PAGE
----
• IoT security concerns materialize: Although warnings about IoT security aren’t new, the Mirai botnet attack against Dyn in October proved that the concerns aren’t just theoretical. Pescatore forecasts an increase particularly in IoT attacks that target what he calls “single-purpose” devices embedded in infrastructure used by enterprises, such as smart buildings, smart cars and environmental monitors. An associated increase in heterogeneity will disrupt security processes such as discovery, vulnerability assessment and management controls and processes, allowing hackers to hijack these “things” to launch attacks.
  • Intensifying oversight and involvement by boards of directors: Massive data breaches have made cyber security a higher priority for boards of directors than it was just a few years ago. This means that CISOs are finding themselves in the boardroom spotlight, briefing directors and upper management on the organization’s security strategies and processes, and being held to high expectations regarding the safety of systems and data. As a result, CISOs and security managers need to learn to communicate effectively with board directors and top executives.

To Tackle New Risks You Need a Strong Security Foundation

The new security challenges will require new architectures, processes, controls and skills. But it’s essential to first have a solid InfoSec underpinning.

Pescatore recommends beginning with the Center for Internet Security’s Critical Security Controls, a set of 20 practices designed to protect organizations from the most common and dangerous cyber attacks.

“By focusing on the first five CIS, enterprises can build a strong foundation for dealing with the trends identified in this paper and mitigate or prevent many common security incidents.,” Pescatore writes.

The CIS controls provide “basic security hygiene” by leading organizations to focus on such core principles as having complete IT asset visibility and comprehensive vulnerability management.

Getting the basics right – such as hardware/software inventory, vulnerability assessment and mitigation, governance and business continuity planning – are essential for:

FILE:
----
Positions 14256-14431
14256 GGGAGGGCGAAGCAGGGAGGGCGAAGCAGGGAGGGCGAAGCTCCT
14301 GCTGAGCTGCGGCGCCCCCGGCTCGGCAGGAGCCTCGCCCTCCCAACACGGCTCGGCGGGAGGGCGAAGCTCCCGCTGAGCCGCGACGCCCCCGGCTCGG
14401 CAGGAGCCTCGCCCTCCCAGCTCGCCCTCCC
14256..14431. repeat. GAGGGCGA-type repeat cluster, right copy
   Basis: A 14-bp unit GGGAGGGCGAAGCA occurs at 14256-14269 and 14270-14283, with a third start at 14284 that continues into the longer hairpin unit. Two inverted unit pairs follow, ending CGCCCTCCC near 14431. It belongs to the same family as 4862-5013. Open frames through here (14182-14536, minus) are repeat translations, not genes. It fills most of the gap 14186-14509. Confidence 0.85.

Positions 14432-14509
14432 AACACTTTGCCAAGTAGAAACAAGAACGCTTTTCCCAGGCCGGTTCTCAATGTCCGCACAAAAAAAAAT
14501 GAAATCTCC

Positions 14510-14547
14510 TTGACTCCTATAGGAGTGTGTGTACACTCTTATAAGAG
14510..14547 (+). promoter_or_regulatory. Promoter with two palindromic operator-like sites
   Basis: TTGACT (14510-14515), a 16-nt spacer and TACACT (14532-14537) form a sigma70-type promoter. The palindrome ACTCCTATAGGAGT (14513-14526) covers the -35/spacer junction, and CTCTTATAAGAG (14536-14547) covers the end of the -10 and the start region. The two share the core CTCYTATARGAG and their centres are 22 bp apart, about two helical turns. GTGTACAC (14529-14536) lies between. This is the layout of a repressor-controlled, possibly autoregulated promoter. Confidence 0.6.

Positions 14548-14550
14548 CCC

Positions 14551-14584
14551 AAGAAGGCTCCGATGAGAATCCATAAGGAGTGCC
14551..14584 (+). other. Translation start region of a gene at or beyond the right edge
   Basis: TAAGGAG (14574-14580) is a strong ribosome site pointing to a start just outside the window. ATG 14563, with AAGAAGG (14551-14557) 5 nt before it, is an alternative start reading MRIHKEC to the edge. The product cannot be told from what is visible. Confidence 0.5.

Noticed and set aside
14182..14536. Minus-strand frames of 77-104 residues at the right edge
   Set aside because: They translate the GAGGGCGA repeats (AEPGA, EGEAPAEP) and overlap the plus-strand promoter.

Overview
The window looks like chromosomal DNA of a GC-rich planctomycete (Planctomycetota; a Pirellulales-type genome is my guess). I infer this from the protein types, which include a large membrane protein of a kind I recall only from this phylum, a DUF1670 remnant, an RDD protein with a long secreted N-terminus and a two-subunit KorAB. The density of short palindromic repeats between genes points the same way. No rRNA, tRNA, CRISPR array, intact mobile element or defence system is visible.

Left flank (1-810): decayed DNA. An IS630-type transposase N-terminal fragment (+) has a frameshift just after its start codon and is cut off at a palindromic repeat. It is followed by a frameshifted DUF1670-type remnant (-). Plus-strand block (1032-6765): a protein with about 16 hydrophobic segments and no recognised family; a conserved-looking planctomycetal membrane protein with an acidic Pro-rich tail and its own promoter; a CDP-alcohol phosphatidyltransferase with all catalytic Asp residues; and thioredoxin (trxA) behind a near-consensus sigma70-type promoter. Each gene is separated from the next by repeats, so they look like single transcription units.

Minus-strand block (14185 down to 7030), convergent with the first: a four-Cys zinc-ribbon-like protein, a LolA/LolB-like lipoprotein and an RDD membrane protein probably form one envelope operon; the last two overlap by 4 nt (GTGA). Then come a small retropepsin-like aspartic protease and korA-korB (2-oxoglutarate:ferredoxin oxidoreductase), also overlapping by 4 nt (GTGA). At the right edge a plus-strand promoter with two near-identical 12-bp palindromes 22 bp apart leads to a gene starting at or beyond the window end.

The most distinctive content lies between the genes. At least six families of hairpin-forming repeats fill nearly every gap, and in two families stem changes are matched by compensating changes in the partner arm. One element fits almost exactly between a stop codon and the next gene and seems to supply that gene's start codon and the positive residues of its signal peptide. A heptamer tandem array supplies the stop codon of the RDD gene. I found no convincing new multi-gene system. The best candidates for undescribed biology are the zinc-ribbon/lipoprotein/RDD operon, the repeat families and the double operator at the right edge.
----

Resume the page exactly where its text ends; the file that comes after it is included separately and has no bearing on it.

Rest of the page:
• protecting data from advanced threats
  • allowing the business to safely use new business processes and technologies

Another important practice is embedding security into software development, acquisition and supply chain processes.

“Extending continuous monitoring and vulnerability awareness and mitigation into software development/DevOps processes and into the evaluation and acceptance criteria for procured software and cloud services not only efficiently reduces attack surfaces, but it has been proven to reduce time to market for secure business services,” Pescatore writes.

Indeed, at Qualys we firmly believe that CISOs and their teams should become evangelists of secure DevOps practices — DevSecOps — if they’re not already, and enthusiastically champion embedding security controls into DevOps processes, such as continuous integration and continuous delivery.

DevSecOps defines how security delivered as a service helps InfoSec teams work with DevOps to embed continuous security into the IT and application infrastructure for improved and automated auditing, compliance and control of applications.

Other recommendations:

  • Implement security processes, tools and services that allow less experienced security staff to deal with base-level tasks, freeing up highly-skilled InfoSec pros to deal with more complex issues.
  • Create a collaborative relationship between IT operations and InfoSec in order to flag flawed processes, controls and configurations that are at the root cause of many vulnerabilities.
  • Extend security architectures, processes and visibility into the cloud, which Pescatore writes will give you “an integrated situational awareness view of risk, vulnerability and incident status”

Read more in the SANS whitepaper, Cyber Security Trends: Aiming Ahead of the Target to Increase Security in 2017.